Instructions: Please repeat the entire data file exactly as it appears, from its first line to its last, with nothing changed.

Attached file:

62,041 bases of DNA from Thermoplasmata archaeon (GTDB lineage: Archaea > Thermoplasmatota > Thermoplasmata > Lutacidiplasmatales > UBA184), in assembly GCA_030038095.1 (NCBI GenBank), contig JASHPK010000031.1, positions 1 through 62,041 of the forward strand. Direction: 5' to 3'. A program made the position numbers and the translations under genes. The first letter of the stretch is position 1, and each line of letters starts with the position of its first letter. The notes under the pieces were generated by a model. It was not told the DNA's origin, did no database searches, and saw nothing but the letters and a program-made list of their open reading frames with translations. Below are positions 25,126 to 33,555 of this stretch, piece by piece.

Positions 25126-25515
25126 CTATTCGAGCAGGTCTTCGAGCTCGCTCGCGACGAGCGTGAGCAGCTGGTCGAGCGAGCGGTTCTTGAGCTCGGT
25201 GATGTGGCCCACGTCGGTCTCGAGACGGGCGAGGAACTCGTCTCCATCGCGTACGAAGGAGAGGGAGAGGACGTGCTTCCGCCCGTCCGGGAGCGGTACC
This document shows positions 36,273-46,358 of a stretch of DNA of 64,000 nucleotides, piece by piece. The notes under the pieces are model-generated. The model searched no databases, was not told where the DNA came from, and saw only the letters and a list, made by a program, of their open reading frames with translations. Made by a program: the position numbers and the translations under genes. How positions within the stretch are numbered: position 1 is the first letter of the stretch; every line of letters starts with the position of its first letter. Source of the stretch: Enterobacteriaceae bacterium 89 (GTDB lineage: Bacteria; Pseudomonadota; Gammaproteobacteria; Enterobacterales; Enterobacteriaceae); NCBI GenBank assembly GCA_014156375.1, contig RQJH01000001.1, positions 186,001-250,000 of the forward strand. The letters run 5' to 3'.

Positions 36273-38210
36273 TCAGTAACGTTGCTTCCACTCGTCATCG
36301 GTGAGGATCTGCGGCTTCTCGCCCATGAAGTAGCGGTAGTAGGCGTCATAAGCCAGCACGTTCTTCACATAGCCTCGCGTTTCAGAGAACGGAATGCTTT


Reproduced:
62,041 bases of DNA from Thermoplasmata archaeon (GTDB lineage: Archaea > Thermoplasmatota > Thermoplasmata > Lutacidiplasmatales > UBA184), in assembly GCA_030038095.1 (NCBI GenBank), contig JASHPK010000031.1, positions 1 through 62,041 of the forward strand. Direction: 5' to 3'. A program made the position numbers and the translations under genes. The first letter of the stretch is position 1, and each line of letters starts with the position of its first letter. The notes under the pieces were generated by a model. It was not told the DNA's origin, did no database searches, and saw nothing but the letters and a program-made list of their open reading frames with translations. Below are positions 25,126 to 33,555 of this stretch, piece by piece.

Positions 25126-25515
25126 CTATTCGAGCAGGTCTTCGAGCTCGCTCGCGACGAGCGTGAGCAGCTGGTCGAGCGAGCGGTTCTTGAGCTCGGT
25201 GATGTGGCCCACGTCGGTCTCGAGACGGGCGAGGAACTCGTCTCCATCGCGTACGAAGGAGAGGGAGAGGACGTGCTTCCGCCCGTCCGGGAGCGGTACC
This document shows positions 36,273-46,358 of a stretch of DNA of 64,000 nucleotides, piece by piece. The notes under the pieces are model-generated. The model searched no databases, was not told where the DNA came from, and saw only the letters and a list, made by a program, of their open reading frames with translations. Made by a program: the position numbers and the translations under genes. How positions within the stretch are numbered: position 1 is the first letter of the stretch; every line of letters starts with the position of its first letter. Source of the stretch: Enterobacteriaceae bacterium 89 (GTDB lineage: Bacteria; Pseudomonadota; Gammaproteobacteria; Enterobacterales; Enterobacteriaceae); NCBI GenBank assembly GCA_014156375.1, contig RQJH01000001.1, positions 186,001-250,000 of the forward strand. The letters run 5' to 3'.

Positions 36273-38210
36273 TCAGTAACGTTGCTTCCACTCGTCATCG
36301 GTGAGGATCTGCGGCTTCTCGCCCATGAAGTAGCGGTAGTAGGCGTCATAAGCCAGCACGTTCTTCACATAGCCTCGCGTTTCAGAGAACGGAATGCTTT